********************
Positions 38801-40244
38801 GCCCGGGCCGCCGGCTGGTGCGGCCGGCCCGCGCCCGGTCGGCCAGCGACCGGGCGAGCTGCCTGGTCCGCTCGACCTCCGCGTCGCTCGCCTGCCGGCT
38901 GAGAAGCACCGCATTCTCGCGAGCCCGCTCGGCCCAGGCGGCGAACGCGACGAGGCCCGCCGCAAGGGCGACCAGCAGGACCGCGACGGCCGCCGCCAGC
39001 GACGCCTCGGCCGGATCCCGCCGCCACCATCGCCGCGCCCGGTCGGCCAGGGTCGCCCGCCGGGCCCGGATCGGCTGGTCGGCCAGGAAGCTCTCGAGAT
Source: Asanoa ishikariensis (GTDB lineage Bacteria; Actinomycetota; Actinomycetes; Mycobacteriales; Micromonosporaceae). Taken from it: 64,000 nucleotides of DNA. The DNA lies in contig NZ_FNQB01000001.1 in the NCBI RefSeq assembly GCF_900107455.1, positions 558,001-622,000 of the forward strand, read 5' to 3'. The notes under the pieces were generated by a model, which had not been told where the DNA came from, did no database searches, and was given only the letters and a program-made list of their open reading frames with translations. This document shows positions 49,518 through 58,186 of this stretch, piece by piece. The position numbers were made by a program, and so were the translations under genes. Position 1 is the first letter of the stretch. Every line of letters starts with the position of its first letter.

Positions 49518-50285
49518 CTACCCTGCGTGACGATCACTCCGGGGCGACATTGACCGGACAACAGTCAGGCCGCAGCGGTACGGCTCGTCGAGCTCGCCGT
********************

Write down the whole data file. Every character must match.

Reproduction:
Positions 38801-40244
38801 GCCCGGGCCGCCGGCTGGTGCGGCCGGCCCGCGCCCGGTCGGCCAGCGACCGGGCGAGCTGCCTGGTCCGCTCGACCTCCGCGTCGCTCGCCTGCCGGCT
38901 GAGAAGCACCGCATTCTCGCGAGCCCGCTCGGCCCAGGCGGCGAACGCGACGAGGCCCGCCGCAAGGGCGACCAGCAGGACCGCGACGGCCGCCGCCAGC
39001 GACGCCTCGGCCGGATCCCGCCGCCACCATCGCCGCGCCCGGTCGGCCAGGGTCGCCCGCCGGGCCCGGATCGGCTGGTCGGCCAGGAAGCTCTCGAGAT
Source: Asanoa ishikariensis (GTDB lineage Bacteria; Actinomycetota; Actinomycetes; Mycobacteriales; Micromonosporaceae). Taken from it: 64,000 nucleotides of DNA. The DNA lies in contig NZ_FNQB01000001.1 in the NCBI RefSeq assembly GCF_900107455.1, positions 558,001-622,000 of the forward strand, read 5' to 3'. The notes under the pieces were generated by a model, which had not been told where the DNA came from, did no database searches, and was given only the letters and a program-made list of their open reading frames with translations. This document shows positions 49,518 through 58,186 of this stretch, piece by piece. The position numbers were made by a program, and so were the translations under genes. Position 1 is the first letter of the stretch. Every line of letters starts with the position of its first letter.

Positions 49518-50285
49518 CTACCCTGCGTGACGATCACTCCGGGGCGACATTGACCGGACAACAGTCAGGCCGCAGCGGTACGGCTCGTCGAGCTCGCCGT